Serotonin in the gut: Blessing or a Curse


  • Serotonin (5-hydroxytryptamine; 5-HT) is mainly produced from enterochromaffin (EC) cells in gut.

  • 5-HT plays a key role in secretory and sensorymotor functions in gut.

  • Changes in gut 5-HT signaling are observed in various gut disorders including inflammatory bowel disease (IBD).

  • 5-HT plays an important role in immune cell function and angiogenesis during gut inflammation.

  • Gut-derived 5-HT plays a pivotal role in other biological processes such as in bone function and metabolic homeostasis.

Often called the ‘feel good hormone,’ serotonin acts as both a hormone and a neurotransmitter in our body. Low mood, depression, anxiety, and even autism are associated with altered serotonin levels. For all of its importance to mental wellbeing, you might expect that the brain is where we find most of the body’s serotonin, but it’s not. In fact, the gut contains the vast majority of the serotonin in our body.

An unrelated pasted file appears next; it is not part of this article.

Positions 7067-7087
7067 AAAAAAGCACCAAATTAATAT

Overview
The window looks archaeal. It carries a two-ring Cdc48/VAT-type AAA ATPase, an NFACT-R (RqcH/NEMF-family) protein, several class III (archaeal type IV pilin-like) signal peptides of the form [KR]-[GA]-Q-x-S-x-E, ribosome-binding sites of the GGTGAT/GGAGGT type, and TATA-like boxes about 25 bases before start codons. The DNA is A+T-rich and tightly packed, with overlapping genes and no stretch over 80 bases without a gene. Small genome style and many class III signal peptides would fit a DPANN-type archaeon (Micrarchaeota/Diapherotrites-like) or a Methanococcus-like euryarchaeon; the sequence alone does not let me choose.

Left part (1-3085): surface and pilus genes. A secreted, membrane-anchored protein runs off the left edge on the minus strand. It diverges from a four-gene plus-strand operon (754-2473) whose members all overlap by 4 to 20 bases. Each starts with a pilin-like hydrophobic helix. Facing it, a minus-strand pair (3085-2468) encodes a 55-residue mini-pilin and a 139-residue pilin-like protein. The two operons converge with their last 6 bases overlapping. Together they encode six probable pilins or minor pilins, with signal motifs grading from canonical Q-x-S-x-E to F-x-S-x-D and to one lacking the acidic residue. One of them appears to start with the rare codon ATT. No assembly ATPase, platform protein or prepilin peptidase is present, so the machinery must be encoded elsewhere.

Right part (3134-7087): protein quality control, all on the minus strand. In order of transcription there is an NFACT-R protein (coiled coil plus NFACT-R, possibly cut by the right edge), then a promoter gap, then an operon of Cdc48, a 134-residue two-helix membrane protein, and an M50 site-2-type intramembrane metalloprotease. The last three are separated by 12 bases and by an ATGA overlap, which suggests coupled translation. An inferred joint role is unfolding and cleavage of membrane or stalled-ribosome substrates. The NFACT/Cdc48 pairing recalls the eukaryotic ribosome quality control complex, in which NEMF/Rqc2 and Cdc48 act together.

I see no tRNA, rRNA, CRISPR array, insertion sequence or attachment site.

Serotonin released within the gut has many effects locally, including regulating peristalsis, which is the normal rhythmic movement of the gut muscle that helps move contents along the way. Serotonin also regulates digestive secretions and the perception of pain or nausea. Excessive serotonin production, as in the food poisoning example, can cause significant gastrointestinal distress.

At this current time, it is believed that our gut bacteria can both, directly and indirectly, influence serotonin levels.

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